A robot has faced questions from a House of Commons select committee for the first time.
Pepper, a male humanoid, was asked about the role artificial intelligence could play in the classrooms of the future.
The education committee is examining the "fourth industrial revolution", which refers to technological developments in several fields.
Pepper is part of a three-year international research project called Caress, which is developing the world's first culturally aware robots aimed at assisting with care for older people.
The robot also works with students at Middlesex University, which includes an initiative involving teaching primary school-level children.
Robert Halfon, the chair of the committee, welcomed the panel and joked: "This is not the House of Commons education committee auditioning for the sequel to The Matrix."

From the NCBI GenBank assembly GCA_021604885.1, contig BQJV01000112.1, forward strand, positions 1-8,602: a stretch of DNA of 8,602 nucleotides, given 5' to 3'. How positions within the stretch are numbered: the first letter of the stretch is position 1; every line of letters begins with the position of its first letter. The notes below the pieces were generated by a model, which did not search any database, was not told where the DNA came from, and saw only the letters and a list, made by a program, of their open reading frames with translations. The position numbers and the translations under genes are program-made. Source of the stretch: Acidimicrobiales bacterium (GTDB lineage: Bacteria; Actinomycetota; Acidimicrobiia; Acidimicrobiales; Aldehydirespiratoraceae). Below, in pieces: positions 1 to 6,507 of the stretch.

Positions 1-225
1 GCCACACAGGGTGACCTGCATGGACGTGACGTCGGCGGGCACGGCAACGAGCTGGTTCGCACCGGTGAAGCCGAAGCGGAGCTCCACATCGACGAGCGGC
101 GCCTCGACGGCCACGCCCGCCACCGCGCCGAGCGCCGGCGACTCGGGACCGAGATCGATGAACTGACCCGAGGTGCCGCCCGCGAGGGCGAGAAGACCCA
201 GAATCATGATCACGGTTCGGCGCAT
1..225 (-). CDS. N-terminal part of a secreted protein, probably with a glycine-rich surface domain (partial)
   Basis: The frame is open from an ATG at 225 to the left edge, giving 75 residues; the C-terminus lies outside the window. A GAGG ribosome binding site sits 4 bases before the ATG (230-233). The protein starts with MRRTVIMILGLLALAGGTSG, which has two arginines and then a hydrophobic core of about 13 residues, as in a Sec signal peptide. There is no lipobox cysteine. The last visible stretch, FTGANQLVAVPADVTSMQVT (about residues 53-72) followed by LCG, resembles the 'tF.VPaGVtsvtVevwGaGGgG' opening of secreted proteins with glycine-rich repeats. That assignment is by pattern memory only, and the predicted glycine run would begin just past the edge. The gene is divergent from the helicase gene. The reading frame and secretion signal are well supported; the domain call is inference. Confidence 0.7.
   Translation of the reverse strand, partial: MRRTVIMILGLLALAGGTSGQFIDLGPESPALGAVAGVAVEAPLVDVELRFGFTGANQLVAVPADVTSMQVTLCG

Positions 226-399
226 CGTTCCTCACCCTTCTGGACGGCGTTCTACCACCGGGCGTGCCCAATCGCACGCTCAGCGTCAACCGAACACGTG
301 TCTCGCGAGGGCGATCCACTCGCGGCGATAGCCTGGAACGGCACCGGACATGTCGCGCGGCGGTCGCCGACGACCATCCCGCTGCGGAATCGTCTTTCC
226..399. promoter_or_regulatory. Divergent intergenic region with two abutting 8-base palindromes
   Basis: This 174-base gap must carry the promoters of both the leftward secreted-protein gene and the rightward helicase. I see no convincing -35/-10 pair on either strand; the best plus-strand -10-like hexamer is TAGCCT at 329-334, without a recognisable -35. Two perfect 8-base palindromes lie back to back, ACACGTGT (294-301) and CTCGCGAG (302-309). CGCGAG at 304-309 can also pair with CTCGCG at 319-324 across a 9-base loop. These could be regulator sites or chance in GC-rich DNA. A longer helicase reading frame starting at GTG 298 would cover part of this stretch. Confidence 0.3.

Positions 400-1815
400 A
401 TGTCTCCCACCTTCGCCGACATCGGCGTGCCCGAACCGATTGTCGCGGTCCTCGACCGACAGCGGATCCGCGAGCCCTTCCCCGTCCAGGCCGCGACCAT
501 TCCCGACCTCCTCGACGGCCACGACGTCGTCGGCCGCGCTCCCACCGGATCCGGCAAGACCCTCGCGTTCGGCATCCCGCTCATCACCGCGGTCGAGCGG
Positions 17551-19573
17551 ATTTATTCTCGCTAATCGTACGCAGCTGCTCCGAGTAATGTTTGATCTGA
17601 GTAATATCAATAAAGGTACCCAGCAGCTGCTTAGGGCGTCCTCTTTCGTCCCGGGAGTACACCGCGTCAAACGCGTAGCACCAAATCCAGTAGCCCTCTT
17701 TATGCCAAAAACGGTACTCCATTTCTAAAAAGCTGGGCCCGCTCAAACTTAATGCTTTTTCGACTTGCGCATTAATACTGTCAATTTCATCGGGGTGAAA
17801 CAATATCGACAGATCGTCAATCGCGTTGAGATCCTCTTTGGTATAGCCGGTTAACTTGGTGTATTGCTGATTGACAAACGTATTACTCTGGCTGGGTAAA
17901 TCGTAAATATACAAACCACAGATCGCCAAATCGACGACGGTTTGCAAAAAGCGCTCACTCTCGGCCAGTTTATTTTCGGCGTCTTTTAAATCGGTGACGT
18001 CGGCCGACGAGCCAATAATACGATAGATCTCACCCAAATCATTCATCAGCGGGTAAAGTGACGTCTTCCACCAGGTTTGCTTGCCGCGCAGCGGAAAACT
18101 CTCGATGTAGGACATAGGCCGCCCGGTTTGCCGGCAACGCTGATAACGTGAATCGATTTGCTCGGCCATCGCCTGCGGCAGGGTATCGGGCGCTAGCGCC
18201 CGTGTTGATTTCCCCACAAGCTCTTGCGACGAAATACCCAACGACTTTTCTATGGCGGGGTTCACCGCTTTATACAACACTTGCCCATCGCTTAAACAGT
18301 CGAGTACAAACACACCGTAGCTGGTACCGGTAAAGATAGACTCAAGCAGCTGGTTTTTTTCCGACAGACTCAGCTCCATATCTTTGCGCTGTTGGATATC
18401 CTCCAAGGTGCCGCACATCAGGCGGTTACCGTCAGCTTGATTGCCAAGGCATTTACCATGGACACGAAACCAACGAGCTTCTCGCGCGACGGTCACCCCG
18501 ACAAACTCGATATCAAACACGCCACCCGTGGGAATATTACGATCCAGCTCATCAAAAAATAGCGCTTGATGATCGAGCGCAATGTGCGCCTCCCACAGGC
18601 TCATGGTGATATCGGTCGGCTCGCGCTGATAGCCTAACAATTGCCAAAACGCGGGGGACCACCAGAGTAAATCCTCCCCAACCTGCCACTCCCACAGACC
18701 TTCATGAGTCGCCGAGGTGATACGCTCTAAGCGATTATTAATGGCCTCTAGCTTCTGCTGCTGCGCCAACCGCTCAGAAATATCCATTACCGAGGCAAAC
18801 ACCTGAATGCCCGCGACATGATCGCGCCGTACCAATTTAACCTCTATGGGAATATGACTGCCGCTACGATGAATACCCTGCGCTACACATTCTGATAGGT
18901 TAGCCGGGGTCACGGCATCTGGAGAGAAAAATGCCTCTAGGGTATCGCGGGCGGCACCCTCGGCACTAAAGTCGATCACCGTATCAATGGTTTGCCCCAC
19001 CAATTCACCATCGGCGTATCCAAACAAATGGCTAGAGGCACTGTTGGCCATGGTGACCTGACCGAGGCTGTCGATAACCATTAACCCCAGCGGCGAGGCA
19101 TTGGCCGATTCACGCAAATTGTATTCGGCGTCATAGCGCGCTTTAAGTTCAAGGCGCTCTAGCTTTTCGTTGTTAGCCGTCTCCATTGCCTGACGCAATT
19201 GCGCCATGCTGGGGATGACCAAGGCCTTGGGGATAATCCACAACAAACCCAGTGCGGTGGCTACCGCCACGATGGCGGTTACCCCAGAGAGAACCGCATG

Introducing itself, Pepper bowed and then said: "Good morning, chair. Thank you for inviting me to give evidence today.
"My name is Pepper and I am a resident robot at Middlesex University."
James Frith, who sits on the committee, asked Pepper how robots might assist with learning in schools in the future.
The humanoid, who speaks in high-pitched yet clear tones, said: "At Middlesex University I work closely on projects with final year students from robotics, psychology, biomedicine and education.
"Students program me to engage with audiences and a range of environments and social settings.
"For example, Joanna and I are working together to adapt my interfaces to work with primary school children with, or without special needs, to develop their numeracy skills.
Mr Frith had earlier asked about the role of humans in the fourth industrial revolution.
Pepper said: "Robots will have an important role to play, but we will always need the soft skills that are unique to humans to sense, make and drive value from technology.
"As technologies fuse, and are used in the ways that were not envisaged before, a new way of thinking is needed for tomorrow's workers.
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"We will need people that can spot ideas, and think across traditional sector divides to drive value from technological innovation."
After questioning Pepper was given a round of applause for his contribution to the session.